Monday, December 18, 2017
Books

Kate DiCamillo talks about her new Florida novel, 'Raymie Nightingale,' and her visit to Tampa

In Kate DiCamillo's new novel for young readers, Raymie Nightingale, the title character becomes friends with two other girls after they meet in what turns out to be a disastrous baton-twirling class.

Like her character, DiCamillo tried to learn to twirl as a kid but never did.

"I think it's kind of a geographical thing, and a generational one, too," DiCamillo, 52, says by phone.

"I was in Atlanta talking about the book and I met this woman who said, 'Why, I could teach you right now!' She was very confident, but I could feel the cold sweat trickling down my shirt."

DiCamillo might not have mastered the baton, but she certainly has mastered the art of writing for kids. Her first book, Because of Winn-Dixie (2000), became a film starring AnnaSophia Robb and Jeff Daniels. DiCamillo won the American Library Association's Newbery Medal in 2004 for The Tale of Despereaux (which became an animated film) and in 2014 for Flora & Ulysses, making her one of only six writers to receive the medal twice.

DiCamillo will be at the Robert W. Saunders Library in Tampa on June 24 to talk about Raymie Nightingale. The book, for readers ages 10 and up, "kind of went full circle," the author said, in returning to the same territory as her first book: small-town Florida in the 1970s.

"It wasn't a conscious decision," DiCamillo says. "The first thing I had for this book was the name of the contest."

That would be Little Miss Central Florida Tire, a local pageant that Raymie and her friends are, for very different reasons, avid to win (hence that baton class).

The setting is a natural for DiCamillo, who was raised in Clermont, west of Orlando, after her family moved there from Philadelphia when she was 5 years old. She graduated from the University of Florida with a degree in English. Although she has lived in Minneapolis for years, you can still hear Florida in her warm voice.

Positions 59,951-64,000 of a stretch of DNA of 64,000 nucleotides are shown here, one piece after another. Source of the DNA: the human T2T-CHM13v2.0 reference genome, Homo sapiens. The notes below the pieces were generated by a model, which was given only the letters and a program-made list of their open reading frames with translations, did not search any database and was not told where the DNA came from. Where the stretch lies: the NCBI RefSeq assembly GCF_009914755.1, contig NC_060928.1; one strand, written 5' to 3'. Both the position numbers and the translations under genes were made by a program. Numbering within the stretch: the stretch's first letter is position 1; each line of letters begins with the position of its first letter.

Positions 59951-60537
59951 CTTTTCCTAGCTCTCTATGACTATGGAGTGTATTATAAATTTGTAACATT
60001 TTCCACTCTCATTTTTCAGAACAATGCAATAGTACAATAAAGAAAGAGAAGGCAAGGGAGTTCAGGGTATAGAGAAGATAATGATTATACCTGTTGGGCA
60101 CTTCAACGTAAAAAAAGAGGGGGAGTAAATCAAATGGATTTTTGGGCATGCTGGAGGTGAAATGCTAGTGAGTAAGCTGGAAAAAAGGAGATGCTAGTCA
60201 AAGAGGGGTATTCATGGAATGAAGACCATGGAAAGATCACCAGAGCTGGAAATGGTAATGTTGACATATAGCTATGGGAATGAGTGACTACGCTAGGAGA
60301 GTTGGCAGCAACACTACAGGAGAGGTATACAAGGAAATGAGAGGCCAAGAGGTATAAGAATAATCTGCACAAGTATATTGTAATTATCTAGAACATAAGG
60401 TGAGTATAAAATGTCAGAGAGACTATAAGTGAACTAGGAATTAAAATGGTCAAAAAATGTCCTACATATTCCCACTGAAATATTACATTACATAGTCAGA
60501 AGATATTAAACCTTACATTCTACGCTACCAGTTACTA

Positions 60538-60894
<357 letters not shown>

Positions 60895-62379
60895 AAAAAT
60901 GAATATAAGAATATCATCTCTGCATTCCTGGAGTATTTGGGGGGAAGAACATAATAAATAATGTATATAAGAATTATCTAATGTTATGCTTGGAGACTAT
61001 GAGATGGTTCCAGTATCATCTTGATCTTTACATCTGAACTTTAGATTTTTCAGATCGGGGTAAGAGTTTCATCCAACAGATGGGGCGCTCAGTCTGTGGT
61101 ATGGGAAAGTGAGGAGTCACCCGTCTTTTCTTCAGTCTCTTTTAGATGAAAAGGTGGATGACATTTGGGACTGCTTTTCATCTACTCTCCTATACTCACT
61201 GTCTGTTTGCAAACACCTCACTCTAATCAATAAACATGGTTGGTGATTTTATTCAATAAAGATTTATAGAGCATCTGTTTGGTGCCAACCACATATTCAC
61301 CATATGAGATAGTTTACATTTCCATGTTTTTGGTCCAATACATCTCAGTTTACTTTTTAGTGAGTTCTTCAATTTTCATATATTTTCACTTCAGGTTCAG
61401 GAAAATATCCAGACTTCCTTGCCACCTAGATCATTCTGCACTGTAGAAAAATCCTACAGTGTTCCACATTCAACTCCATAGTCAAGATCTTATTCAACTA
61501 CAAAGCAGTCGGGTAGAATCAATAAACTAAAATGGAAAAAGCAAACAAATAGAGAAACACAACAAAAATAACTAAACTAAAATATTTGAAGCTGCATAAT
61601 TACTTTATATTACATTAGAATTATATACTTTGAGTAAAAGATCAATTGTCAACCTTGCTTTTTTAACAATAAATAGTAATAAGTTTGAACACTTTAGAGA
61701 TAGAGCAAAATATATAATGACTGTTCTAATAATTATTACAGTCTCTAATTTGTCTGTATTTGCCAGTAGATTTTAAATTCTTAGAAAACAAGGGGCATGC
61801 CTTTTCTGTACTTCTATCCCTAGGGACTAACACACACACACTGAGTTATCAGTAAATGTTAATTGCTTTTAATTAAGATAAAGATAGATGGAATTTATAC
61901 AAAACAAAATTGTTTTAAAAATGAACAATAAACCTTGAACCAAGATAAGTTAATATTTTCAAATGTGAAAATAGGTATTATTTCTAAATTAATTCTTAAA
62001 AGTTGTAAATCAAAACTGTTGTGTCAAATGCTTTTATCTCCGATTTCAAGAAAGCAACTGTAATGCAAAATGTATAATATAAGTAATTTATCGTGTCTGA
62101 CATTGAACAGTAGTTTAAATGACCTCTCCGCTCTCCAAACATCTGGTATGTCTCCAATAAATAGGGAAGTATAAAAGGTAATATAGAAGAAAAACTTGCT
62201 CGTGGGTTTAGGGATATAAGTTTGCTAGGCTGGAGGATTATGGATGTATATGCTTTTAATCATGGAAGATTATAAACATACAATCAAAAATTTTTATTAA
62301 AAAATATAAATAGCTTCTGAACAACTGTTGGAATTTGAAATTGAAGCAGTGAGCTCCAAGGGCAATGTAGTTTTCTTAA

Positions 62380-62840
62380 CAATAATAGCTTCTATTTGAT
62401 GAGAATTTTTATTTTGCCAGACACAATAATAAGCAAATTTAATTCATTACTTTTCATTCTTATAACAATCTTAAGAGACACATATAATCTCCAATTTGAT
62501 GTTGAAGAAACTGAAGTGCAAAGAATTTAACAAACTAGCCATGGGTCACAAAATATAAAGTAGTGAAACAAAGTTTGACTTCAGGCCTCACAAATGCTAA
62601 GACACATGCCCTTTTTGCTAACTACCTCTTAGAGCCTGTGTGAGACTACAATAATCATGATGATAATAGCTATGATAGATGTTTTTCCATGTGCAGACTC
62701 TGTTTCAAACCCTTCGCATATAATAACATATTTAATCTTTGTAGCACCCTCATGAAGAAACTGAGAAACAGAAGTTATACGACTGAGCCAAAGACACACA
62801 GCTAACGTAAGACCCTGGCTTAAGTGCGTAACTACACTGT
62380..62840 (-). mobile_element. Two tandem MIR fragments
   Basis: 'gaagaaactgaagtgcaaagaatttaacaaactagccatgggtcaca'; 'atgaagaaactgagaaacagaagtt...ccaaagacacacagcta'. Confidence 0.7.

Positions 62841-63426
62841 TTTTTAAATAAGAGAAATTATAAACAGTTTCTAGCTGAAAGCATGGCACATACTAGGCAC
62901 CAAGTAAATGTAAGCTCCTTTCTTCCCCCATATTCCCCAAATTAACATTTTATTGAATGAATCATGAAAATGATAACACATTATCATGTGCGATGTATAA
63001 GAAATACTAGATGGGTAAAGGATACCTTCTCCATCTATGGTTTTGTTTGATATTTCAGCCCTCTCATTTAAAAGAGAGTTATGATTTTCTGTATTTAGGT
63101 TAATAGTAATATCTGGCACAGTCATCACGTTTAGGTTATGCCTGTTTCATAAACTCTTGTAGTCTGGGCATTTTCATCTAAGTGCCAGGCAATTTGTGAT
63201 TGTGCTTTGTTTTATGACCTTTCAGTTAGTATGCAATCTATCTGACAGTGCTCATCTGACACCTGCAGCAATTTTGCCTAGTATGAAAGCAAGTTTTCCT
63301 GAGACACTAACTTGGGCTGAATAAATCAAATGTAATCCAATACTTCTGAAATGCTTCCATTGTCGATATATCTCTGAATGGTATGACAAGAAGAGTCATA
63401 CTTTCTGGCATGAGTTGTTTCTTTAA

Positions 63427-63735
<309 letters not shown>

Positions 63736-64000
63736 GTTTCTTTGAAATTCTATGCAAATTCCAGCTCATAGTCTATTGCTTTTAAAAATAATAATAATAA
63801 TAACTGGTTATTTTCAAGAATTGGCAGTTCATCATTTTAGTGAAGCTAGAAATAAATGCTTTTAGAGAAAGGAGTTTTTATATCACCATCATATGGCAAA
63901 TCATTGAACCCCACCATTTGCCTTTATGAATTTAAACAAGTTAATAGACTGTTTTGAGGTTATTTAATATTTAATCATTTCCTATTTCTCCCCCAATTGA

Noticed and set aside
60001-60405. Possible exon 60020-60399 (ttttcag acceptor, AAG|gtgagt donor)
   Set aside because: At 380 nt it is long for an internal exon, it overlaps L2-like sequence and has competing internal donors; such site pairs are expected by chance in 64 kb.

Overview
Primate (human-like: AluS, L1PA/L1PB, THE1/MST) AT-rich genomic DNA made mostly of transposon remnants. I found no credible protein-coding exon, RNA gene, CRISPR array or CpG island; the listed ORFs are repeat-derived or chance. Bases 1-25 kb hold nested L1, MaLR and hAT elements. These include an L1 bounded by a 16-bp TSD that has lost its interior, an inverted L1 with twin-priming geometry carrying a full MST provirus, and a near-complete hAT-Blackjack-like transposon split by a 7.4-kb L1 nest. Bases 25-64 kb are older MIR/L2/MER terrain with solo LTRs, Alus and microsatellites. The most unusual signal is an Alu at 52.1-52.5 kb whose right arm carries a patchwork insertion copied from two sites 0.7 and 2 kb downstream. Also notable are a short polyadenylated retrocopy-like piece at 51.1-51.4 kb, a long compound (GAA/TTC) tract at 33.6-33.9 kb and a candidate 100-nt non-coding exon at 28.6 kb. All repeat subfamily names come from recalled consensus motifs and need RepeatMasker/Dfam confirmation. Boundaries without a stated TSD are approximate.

She began writing Raymie Nightingale, she says, with only that contest and her main characters' names: 10-year-old Raymie and her friends, dreamy Louisiana Elefante and wisecracking Beverly Tapinski.

"Writing is so difficult. The only easy things for me are names," she says. "I never know what I'm doing.

"I read something about how Jonathan Franzen has all his characters and their character traits on this chart. If I did that I couldn't write the book. I like what Elmore Leonard said: 'I write to find out what happens.' "

She did have one thing in mind. She has written about animals in all her books — the title dog in Because of Winn-Dixie, the mouse Despereaux, tigers, rabbits, elephants, squirrels. "I thought, man, I've really got to write a book without an animal."

She thought she was with Raymie Nightingale. "But then the cat showed up. And the bird. And the dog.

"I just love animals. And I think as readers we're more likely to open our hearts to an animal than we are to each other."

While she's in Tampa, DiCamillo will be talking about another subject close to her heart: libraries. She is currently in her second term as the National Summer Reading Champion for the Collaborative Summer Library Program. CSLP is a nonprofit consortium of librarians from around the country who work to provide summer programs and reading materials for young people.

"I'm so happy to do it," DiCamillo says. "The library mattered so much to me as a kid.

"Not only did we have a library close by" — the Cooper Memorial Public Library in Clermont — "but I had a mother who believed in it. She loaded up the station wagon with us and with other people's kids, too, and away we went."

It's something DiCamillo is eager to share with kids now, "the gift of that safe place."

She recently completed a stint as the U.S. National Ambassador for Young People's Literature, which also had her talking to readers across the nation. "It was an amazing experience. You hear people talk about kids not reading, but I found so many kids who are passionate about stories."

DiCamillo says that she always talks to groups about the books she read when she was a kid.

"It's so interesting to me that so many of them are still books that they know about, that they are passionate about.

"I just have to mention Charlotte's Web and there is this excited, barely contained noise. It really speaks to the power and longevity of books for kids.

"They speak to the human heart."

Contact Colette Bancroft at [email protected] or (727) 893-8435. Follow @colettemb.

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